RCR Wireless News
Las Vegas – no matter how you slice it – has a one-of-a-kind allure. The city screams fantasy from every direction. The road to riches is within grasp, but only for a lucky few.
As the city grows by leaps and bounds, more and more wireless companies are placing bets on the random oasis in the desert that is Las Vegas. Except their bets are not up against the house, they want to blanket the house with wireless technology operating up in the ether.
Where Motorola first met CDMA
For years, Las Vegas has been a favorite test bed for companies looking to trial and demonstrate new cellular technologies.
Looking back to the second-generation technologies that were launched more than a decade ago, Las Vegas played host to Motorola Inc.’s first CDMA market in the United States. In 1996, the company took financial analysts, brokers and press out on a bus to demonstrate wireless calls being made on its first trial CDMA network.
“It’s a great test bed for the various technologies,” said Roy Berger, executive VP of corporate marketing at NextWave Wireless Inc.
The city’s never-ending flow of industry events, a wide demographic mix and a large transient population are all extremely useful, Berger said. There’s also the dense urban, suburban and rural communities that make up the city and surrounding area.
“I think everybody kind of recognizes the positive things that Las Vegas brings as a market to trial these new technologies,” he said.
“We’ve had a long presence in Las Vegas where we have trialed and implemented lots of technologies … and we continue to do so,” Berger added.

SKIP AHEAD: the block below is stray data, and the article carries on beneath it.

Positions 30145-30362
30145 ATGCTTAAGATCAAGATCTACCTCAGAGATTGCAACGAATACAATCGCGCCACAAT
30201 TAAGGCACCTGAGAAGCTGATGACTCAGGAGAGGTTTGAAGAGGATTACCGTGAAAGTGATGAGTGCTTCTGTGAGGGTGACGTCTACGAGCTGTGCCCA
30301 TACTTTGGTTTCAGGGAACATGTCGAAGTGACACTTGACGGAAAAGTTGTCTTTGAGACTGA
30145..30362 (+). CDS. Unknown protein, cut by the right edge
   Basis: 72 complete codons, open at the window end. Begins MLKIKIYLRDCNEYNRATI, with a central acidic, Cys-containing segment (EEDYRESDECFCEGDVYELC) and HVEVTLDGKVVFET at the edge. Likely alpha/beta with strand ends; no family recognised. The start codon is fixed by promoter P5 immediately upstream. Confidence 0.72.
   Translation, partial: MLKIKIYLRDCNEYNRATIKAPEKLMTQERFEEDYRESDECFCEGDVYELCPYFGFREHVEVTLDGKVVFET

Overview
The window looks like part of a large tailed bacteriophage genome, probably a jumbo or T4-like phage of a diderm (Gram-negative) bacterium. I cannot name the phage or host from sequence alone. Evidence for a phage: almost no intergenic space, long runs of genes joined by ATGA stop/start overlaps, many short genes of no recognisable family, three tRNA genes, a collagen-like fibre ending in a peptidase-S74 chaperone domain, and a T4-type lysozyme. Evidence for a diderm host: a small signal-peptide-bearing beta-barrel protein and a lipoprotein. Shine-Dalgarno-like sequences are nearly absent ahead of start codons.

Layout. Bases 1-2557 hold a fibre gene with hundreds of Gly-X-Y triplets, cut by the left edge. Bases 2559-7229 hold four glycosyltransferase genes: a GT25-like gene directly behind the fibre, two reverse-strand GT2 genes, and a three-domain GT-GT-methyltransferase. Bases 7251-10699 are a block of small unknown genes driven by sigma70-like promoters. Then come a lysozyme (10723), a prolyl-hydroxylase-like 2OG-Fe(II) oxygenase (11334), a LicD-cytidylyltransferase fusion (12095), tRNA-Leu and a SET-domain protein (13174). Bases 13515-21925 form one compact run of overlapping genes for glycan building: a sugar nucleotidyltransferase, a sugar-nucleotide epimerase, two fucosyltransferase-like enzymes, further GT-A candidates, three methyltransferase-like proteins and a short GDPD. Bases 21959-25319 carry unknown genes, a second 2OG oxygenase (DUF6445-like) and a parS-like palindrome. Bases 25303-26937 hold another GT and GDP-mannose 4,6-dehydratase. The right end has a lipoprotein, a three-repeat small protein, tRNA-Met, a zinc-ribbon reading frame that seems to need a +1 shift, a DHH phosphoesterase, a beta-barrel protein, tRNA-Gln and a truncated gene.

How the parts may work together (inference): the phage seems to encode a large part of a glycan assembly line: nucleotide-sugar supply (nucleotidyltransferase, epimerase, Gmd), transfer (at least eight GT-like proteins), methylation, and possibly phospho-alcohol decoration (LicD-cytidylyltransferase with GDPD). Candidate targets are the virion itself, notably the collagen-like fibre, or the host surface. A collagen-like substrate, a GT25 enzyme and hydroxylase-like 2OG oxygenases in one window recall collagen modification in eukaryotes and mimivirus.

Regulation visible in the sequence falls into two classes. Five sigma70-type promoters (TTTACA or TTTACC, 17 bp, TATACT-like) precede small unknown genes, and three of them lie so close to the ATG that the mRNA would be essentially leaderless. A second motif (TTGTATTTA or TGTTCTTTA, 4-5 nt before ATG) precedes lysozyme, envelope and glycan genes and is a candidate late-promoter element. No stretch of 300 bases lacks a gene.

“For us, we have significant infrastructure capabilities there already,” he said. “We can implement a trial very quickly.”
And it has. Berger said the company has trialed “virtually all of the major wireless technologies that have become available over the course of the last several years.” Those trials included using the 1.9 GHz spectrum the company’s previous incarnation, NextWave Wireless L.L.C., received during the PCS auctions of the 1990s and eventually was able to sell following years of court battles with the Federal Communications Commission.
Now, NextWave is moving into LTE and other OFDM-based technologies. “We are very focused on OFDM technologies such as WiMAX and LTE,” Berger said, adding that WiMAX trials and pre-LTE trials are already underway.
“These are trials really to test the technology,” Berger said. “These are not commercial trials, these are more technology trials.”
NextWave’s team of several hundred engineers located in the San Diego area makes it easier from a geographical perspective as well. “It’s an easy market to get in and out of,” he said.
For NextWave, it’s simply an ideal locale to show off (and push the limit on) what their technologies can do, he said, adding that the company has no plans to go public with a commercial network in the city.
Its trial network in Las Vegas is currently operating TD-CDMA technology, Berger said.
Last year, Las Vegas became a de facto mobile broadcast TV test market of sorts with MediaFLO USA Inc. and the now-defunct HiWire L.L.C. deploying their first trial networks there. Clearwire Corp. and ICO Global Communications Ltd. also have plans to trial a mobile TV network that will use satellites to broadcast directly to mobile devices.
“Las Vegas is as extreme a town as possible for in-building coverage,” HiWire President and COO Scott Wills said. “We didn’t plan on getting the pervasive in-building coverage that we got.”
In fact, Wills was most pleased with the service on the strip, because its second tower, which was positioned on the roof of the Rio Hotel and Casino, was at a significant disadvantage of only 5,000 watts of power. MediaFLO’s nearby tower powers at 50,000 watts. HiWire also had a transmission tower on Black Mountain near MediaFLO’s other tower that covers the area.